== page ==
The main reason why the ECB quantitative easing program has failed is that it started from a wrong diagnosis of the eurozone’s problem. That the European problem was a demand and liquidity issue, not due to years of excess.
The ECB had been receiving tremendous pressure from banks and governments to implement a similar program to the US’ quantitative easing, forgetting that the eurozone had been under a chain of government stimuli since 2009 and that the problem of the euro-zone was not liquidity, but an interventionist model.
The day that the ECB launched its quantitative easing program, excess liquidity stood at 125 billion euro. Since then it has ballooned to 1.8 trillion euro.
“Only” after 2.6 trillion euro purchase program and ultra-low rates:
1. Eurozone PMIs are atrocious. The euro-zone index falls from 52.7 in November to 51.3 in December, well below the consensus forecast of 52.8. More importantly, France’s PMI plummeted from 54.2 in November to a 34-month low of 49.3.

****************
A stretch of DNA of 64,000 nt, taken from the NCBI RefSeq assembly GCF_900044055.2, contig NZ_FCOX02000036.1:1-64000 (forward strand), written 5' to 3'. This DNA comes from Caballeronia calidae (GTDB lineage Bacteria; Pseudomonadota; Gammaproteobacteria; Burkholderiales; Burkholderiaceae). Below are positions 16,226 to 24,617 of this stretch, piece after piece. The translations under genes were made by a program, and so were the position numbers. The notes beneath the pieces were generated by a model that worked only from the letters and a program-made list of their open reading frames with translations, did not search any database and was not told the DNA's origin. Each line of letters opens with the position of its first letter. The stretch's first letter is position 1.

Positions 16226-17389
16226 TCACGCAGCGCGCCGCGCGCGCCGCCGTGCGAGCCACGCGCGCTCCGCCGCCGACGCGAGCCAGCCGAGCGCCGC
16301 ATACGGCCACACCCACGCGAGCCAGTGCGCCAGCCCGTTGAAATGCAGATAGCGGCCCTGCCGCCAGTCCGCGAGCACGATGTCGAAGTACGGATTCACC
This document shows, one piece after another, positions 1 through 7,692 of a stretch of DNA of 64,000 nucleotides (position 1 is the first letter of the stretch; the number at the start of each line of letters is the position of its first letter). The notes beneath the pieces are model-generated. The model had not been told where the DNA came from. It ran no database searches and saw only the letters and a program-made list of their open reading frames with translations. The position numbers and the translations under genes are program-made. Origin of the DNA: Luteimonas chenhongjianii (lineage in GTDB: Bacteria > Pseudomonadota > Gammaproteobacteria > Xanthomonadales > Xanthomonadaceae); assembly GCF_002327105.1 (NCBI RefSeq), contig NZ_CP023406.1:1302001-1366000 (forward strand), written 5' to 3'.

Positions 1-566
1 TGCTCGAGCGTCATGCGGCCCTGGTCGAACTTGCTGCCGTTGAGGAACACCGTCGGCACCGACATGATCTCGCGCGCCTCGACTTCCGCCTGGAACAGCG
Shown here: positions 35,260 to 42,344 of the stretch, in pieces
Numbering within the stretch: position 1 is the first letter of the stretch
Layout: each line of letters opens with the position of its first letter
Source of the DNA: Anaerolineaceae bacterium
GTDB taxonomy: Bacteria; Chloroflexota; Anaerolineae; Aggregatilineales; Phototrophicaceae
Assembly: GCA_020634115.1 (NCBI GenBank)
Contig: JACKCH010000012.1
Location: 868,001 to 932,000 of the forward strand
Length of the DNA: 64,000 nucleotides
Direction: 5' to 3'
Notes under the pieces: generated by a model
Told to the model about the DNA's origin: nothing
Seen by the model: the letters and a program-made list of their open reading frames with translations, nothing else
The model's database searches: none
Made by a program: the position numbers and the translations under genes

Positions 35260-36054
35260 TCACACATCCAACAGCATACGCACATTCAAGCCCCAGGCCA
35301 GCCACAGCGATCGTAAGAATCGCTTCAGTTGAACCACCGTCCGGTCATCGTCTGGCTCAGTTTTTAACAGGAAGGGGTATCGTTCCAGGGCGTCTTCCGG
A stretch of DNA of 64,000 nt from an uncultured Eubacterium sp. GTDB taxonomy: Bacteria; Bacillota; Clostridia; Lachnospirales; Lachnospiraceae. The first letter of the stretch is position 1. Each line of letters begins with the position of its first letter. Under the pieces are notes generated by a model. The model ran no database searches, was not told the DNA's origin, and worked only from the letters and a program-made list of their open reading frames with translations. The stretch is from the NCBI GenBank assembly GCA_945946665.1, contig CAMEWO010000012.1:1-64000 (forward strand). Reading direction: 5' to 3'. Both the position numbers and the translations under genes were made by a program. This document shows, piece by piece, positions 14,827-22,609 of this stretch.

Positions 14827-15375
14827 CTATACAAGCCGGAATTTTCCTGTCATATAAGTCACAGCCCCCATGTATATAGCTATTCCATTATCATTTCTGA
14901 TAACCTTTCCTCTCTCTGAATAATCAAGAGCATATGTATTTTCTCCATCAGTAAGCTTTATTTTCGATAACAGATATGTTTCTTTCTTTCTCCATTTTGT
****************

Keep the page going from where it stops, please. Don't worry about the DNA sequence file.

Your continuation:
2. Unemployment in the euro-zone, at 8%, is double that of the US and comparable economies. Youth unemployment rate remains at 15%.
3. Economic surprise has plummeted as the ECB balance sheet reached 41% of GDP (vs 21% of the Fed).
4. More than 900 billion euro of non-performing loans remain in the banking system, which keeps a trillion euro timebomb in its balance sheets (read). A figure that represents 5.1% of total loans compared to 1.5% in the US or Japan.
5. Deficit spending is rising. Government debt to GDP has risen to 86.8%.
6. The number of zombie companies -those that cannot pay interest expenses with operating profits- has soared to more than 9% of all large quoted firms, according to the BIS.
7. Sovereign states have saved around one trillion euro in interest expenses, but have spent all those savings. Today, almost no eurozone country can absorb a modest rise in interest rates, and Italy, Spain, France, Portugal, Slovenia, and others are demanding more spending and more deficits.